Lord Trapper – Bill Devine

William “Bill” Devine

My family was blessed living next door to Anchorage resident Bill Devine for 35 years.  Both our homes were located within Elm-Rich Subdivision on the north side of Muldoon.  Bill joked about this name all the time.  He’d say there are no elm trees, and most everyone’s poor in this ‘hood.   Of course he knew Elm-Rich stood for joint military bases ‘Elmendorf – Fort Richardson’.

Bill was an exceptional artist specializing in Alaska related topics; dog mushing at the top of the list.  Most folks know that artists are ‘different thinkers’ with Bill being no exception.  I say that with upmost respect, because my friend’s insight and twisted humor on various topics kept us in stitches.

During the Anchorage Fur Rendezvous sometime in the 1980’s, Bill was crowned “Lord Trapper”. He had his beard trimmed to perfection and handlebar moustache waxed just right for the competition. He easily beat out the other contestants. From that point on the name stuck. People called him “Lord Trapper” up until the end.

There was one gentleman in our neighborhood going beyond the call of duty in keeping his lawn prim & proper.  Bill referred to him as “The Inspector”.  This fellow would get down on hands and knees holding what appeared to be tweezers.  The perfectionist would individually pluck dandelions from his perfectly manicured grass.  Early in the morning he’d walk the block inspecting our yards.

Of course Bill and I had more important things to do besides tend to lawns.  Neighbor Bill said one summer morning he looked out his bedroom window seeing the man, hands on hips, shaking his head profusely.  When Bill glanced down at his grass there were yellow pedaled dandelions everywhere.  The wind was blowing that day in a northerly direction towards this person’s house.  The puffy white seedlings were beginning to take flight making their 50-yard journey to greener pastures.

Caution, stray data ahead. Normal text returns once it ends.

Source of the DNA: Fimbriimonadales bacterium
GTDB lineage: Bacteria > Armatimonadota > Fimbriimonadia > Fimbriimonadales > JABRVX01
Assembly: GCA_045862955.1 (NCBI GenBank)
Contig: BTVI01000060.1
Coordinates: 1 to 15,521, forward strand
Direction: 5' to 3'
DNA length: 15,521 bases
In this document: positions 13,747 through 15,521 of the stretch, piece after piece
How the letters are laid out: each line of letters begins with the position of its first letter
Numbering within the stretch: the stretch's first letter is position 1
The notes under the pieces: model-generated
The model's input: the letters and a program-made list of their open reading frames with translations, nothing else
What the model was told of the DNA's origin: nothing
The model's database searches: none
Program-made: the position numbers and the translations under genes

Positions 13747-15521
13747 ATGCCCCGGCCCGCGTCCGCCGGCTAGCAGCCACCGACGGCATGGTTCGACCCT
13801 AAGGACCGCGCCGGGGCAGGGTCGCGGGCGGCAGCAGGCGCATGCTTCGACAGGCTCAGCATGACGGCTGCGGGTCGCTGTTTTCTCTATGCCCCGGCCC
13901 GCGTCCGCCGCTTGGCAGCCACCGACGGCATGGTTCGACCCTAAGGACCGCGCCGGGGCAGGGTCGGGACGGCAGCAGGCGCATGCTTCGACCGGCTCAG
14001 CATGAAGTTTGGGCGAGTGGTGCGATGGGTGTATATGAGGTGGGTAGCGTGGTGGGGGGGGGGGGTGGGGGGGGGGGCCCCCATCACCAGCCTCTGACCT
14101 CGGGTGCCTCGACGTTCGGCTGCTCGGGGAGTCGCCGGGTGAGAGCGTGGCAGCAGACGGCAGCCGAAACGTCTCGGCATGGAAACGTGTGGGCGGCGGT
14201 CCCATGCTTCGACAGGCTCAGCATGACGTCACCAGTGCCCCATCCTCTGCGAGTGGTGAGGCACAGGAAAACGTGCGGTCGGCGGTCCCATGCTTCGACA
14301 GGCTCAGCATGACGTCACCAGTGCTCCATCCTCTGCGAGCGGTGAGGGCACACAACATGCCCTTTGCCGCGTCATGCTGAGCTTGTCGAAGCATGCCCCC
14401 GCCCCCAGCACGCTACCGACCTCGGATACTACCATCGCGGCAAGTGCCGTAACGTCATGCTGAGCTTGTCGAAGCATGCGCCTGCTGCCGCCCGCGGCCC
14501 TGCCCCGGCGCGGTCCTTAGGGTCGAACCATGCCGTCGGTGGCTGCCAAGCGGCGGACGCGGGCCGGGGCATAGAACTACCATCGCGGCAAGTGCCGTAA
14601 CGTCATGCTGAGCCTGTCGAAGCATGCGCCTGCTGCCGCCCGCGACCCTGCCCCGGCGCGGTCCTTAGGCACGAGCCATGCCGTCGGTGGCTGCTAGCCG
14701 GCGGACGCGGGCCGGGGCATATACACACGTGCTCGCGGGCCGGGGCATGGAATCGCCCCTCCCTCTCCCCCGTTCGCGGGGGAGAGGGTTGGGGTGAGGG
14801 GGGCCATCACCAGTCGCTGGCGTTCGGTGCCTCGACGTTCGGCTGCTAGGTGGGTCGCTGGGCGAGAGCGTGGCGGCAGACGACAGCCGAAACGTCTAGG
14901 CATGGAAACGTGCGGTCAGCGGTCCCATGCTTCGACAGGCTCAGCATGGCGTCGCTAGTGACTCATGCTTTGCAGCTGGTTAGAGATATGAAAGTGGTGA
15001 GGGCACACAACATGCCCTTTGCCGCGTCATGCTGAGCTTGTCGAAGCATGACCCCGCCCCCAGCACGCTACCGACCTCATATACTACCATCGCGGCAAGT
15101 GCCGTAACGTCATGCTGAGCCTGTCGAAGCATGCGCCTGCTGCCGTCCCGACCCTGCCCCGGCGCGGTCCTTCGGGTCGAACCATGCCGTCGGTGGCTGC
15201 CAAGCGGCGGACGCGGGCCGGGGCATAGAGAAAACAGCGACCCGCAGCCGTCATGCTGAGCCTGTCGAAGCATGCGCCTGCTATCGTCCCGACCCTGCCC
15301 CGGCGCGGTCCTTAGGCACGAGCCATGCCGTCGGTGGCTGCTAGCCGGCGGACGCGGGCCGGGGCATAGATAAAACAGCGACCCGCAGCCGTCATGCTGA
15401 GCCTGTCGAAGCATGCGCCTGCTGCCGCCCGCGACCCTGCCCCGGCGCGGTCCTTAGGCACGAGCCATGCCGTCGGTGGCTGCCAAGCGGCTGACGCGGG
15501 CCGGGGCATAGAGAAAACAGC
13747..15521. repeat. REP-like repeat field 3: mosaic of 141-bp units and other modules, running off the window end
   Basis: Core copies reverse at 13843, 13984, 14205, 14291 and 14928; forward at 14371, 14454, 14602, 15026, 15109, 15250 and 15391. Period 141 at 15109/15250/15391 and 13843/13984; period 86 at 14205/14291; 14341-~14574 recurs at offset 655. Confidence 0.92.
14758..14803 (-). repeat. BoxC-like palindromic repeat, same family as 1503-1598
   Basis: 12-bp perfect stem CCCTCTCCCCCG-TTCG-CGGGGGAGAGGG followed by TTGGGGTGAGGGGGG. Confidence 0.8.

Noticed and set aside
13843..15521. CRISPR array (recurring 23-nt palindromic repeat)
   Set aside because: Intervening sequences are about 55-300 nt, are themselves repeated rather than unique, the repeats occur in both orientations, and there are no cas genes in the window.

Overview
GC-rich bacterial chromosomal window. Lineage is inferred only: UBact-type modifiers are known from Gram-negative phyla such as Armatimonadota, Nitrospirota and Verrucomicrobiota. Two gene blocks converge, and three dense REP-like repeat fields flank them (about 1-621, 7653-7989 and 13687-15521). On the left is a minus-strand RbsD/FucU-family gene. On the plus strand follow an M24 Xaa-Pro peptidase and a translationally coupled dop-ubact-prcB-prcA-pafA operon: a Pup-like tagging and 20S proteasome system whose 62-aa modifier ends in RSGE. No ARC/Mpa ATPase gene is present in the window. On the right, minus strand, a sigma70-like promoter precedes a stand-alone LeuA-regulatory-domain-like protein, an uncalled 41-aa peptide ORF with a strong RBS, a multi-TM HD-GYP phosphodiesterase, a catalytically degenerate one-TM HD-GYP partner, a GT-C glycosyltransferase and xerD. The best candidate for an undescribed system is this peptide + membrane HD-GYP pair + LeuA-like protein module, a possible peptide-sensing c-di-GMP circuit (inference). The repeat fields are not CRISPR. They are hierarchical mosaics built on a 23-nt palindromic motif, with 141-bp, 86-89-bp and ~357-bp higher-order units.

“That’ll give him something to do!”, Bill quipped.

Sgt. William “Bill” Devine was a true American patriot.  He served in the U.S. Air Force in both the Korean and Vietnam War.  I recall one poignant story involving Korea.  Bill was erroneously reported as killed in action (KIA).  That was because he was the only survivor out of his squadron after being overrun by communist troops.  All men were reported lost.  It was several months later when the Devine family found he was alive.  Bill said the news hit his mother especially hard, most likely taking a few years off her life.  His parents kept this tragic letter hidden away until their deaths.  Bill’s sister now has it.

Bill talked less of his time in Vietnam.  He briefly mentioned being part of a clandestine Cambodia mission.  He parachuted in with no personal identification, assigned an M-1 folding stock carbine minus serial number.  Bill never explained a reason for going there only saying he was fortunate to come back alive.  Sgt. Devine served with one other decorated Alaskan soldier during that time.  The late and great native leader Percy Blatchford was in one of Bill’s units.  Bill told me Percy was the toughest and strongest man he’d ever met.  The two war veterans remained good pals long after their military careers ended.

It was in the Air Force where Bill’s art career blossomed.  Even though he’d shown artful ability at an early age, his commanding officer took note of the soldier’s exquisite skill in writing; calligraphy for the most part.  From that point on Bill created special letters or bulletins for the muckety-mucks as Bill liked to call officers.  

Our neighbor was a good hearted and generous person.  He gave each of our children a vintage gold coin each Christmas.  This was when the precious metal was hovering around $300.00 an ounce.  Bill candidly told Gunnar and Miranda,

“Hang on to ‘em because someday they’ll be worth millions.”

Bill had considerable knowledge regarding valuable coins, stamps, and precious metals. He told me whenever he visited a coin or stamp shop, he was like a kid in a candy store.  Over the years I observed many people take advantage of my friend.  One incident stands out in particular.

Bill designed impressive patriotic eagles for a well-known Anchorage company.  A businessman from California saw his work, claiming he could make Bill a fortune by placing the art on clothing.  This man had connections to a huge firm selling motif apparel to Wal-Mart.  Plans were made for Bill to fly to Los Angeles and present his designs to corporate types.